“It was too big to move,” said Parent. “The good thing about that table was that it was so big we could get everyone in the company, more than 20 people, around it for meetings.”

Eventually, though, this was no longer the case, as CSG continued to grow and eventually commanded more space. This prompted Parent to look at several options and eventually choose the Banknorth space. Seven years later, it was, as Yogi Berra put it, déjà vu all over again. That’s because Parent was looking for room to grow, and he was back looking at space in 1350 Main Street once occupied years ago by BankBoston as one of his many options.

“We want to make this a $100 million company in five years,” he explained.

Those ambitious growth plans, coupled with aggressive efforts to turn the lights back on within those ‘dark’ floors at 1350 Main St., eventually brought Parent to that street address.

“Dan Eastman said, in essence, ‘what do we have to do to get you in here?’” said Parent, adding that new ownership pushed whatever buttons it needed to in an effort to ink a deal.

As he gave BusinessWest a quick tour of his new digs, which were still littered with moving boxes, Parent referenced some of the things that attracted him to it. The balconies were a factor, but also the many ‘corner offices’ that result from the building’s unique design and sharp angles. “There’s a lot of glass and a lot of light,” he said.

But it was more than these amenities that ultimately shaped his decision.

Indeed, there was a desire to back up his involvement with several area economic-development groups, especially the Regional Technology Corp., which he chairs, with deeds, and not just words about Springfield and the importance of its fiscal health to the rest of the region.

“I’ve thought about other places,” he said, adding that he has considered moving his headquarters to Marlboro, where he has another office. “I live in Palmer, so for me, I could be anywhere between here and Boston, but I wanted to stay in downtown Springfield.”

Dr. Laurie Gianturco, president of Radiology & Imaging, told BusinessWest that her venture had several requirements, or priorities, when a search was launched for larger quarters late last year. For starters, the company wanted enough space to bring 20 administrators who had been scattered in three locations together in one space — and accommodate expected future growth. It also desired a site convenient to those three locations — near Baystate Medical Center, Liberty Street in Springfield, and Elm Street in Enfield.

“One Financial Plaza had the right geography, and the right price,” she said, adding that initial concerns about parking and security were ameliorated.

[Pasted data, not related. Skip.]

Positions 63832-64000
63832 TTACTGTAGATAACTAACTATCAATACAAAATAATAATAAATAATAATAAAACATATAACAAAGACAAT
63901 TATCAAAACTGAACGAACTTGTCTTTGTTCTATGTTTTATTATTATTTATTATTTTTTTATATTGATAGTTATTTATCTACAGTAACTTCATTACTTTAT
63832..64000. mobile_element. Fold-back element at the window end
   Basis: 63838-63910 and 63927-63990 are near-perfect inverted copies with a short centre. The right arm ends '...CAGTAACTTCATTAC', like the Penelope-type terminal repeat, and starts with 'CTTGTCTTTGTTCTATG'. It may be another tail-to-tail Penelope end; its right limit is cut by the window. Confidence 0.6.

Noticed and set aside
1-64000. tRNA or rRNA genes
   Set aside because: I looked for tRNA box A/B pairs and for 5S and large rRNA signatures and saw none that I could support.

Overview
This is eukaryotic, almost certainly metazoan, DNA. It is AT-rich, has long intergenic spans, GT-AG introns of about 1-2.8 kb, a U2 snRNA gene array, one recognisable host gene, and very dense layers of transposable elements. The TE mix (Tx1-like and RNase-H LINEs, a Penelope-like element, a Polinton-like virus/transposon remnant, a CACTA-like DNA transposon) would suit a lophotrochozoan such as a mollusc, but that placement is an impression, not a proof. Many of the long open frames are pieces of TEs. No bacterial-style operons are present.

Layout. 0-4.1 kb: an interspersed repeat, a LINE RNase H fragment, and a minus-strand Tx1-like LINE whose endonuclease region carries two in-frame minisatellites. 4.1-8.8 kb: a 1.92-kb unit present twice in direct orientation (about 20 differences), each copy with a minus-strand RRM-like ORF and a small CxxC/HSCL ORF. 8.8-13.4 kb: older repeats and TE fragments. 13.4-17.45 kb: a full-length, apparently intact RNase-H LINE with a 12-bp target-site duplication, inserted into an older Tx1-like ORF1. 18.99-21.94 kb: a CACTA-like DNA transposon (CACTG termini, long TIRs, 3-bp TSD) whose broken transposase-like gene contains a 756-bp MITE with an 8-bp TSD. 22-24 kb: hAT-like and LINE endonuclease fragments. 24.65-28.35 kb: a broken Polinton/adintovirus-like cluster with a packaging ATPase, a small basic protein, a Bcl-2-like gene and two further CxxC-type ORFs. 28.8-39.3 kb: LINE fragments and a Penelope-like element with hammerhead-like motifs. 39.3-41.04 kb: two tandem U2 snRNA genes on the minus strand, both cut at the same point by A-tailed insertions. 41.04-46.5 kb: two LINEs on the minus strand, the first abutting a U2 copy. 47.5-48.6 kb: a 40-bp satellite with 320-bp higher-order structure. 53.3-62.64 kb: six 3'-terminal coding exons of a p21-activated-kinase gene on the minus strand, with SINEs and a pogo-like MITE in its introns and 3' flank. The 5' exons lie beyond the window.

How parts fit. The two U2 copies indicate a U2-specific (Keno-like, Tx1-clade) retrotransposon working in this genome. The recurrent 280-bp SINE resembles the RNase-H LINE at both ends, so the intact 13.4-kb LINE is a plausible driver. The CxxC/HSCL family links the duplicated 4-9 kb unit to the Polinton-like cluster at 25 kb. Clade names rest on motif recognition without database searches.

It was a different, rather unusual set of requirements that brought the FDIC to 1350 Main St. Specifically, there was a seismic-compliancy issue that had to be met.

Elaborating, but only slightly, KiJuan William-Dickerson, a spokesperson for the agency, said federal offices must now be located in buildings built to certain specifications regarding earthquakes and the ability to understand them. She couldn’t say exactly what the requirement was, but did know that the agency’s former local address, 489 Whitney Ave. in Holyoke, did not meet specifications (thus necessitating a move), and One Financial Plaza did.

It is also within five miles of the Holyoke location (another federal requirement so that employees do not have to relocate to continue working for the agency), and it offered what William-Dickerson called “the most value” of any of the few sites that did meet the seismic requirement.

Thus, the FDIC took 5,962 square feet, and moved 32 employees into downtown Springfield last December. Some of them have no doubt become regulars at Palacio (Italian for Palace), the coffee and sandwich shop that new ownership lured to 1350 Main St. last year. There have been several other additions and improvements, said Low, noting that the fountain facing Court Square has been restored, and there have been renovations to common areas, as well as other updating and cleaning.

Moving forward, the leasing strategy will be to continue to fill vacancies on occupied floors and leave several of the vacant floors intact for possible full-floor or multiple-floor tenants, said Low, adding that if, over time, demand for larger spaces doesn’t materialize, then ownership will commit more of those floors to smaller tenants.

“If a big tenant comes along, that’s fine,” he said, “but we want to lease about 20,000 square feet a year, and we’ll do it any way we have to.”

Let There Be Lights

Parent told BusinessWest that the name ‘Court Square’ would have stayed on his company no matter where he wound up in his latest move. “I would just have to do a lot more explaining,” he said, referring to what life would have been like had he moved to one of the suburbs, another section of Springfield, or Marlboro. “But now, this fits nicely.”

It does, and his move to the fifth floor, ultimately delayed seven years, represents a positive step for CSG, One Financial Plaza, and downtown Springfield. All this will be celebrated out on those balconies, when Court Square Group stages an open house on June 4.

It will be a moving story — in more ways than one.

George O’Brien can be reached at[email protected]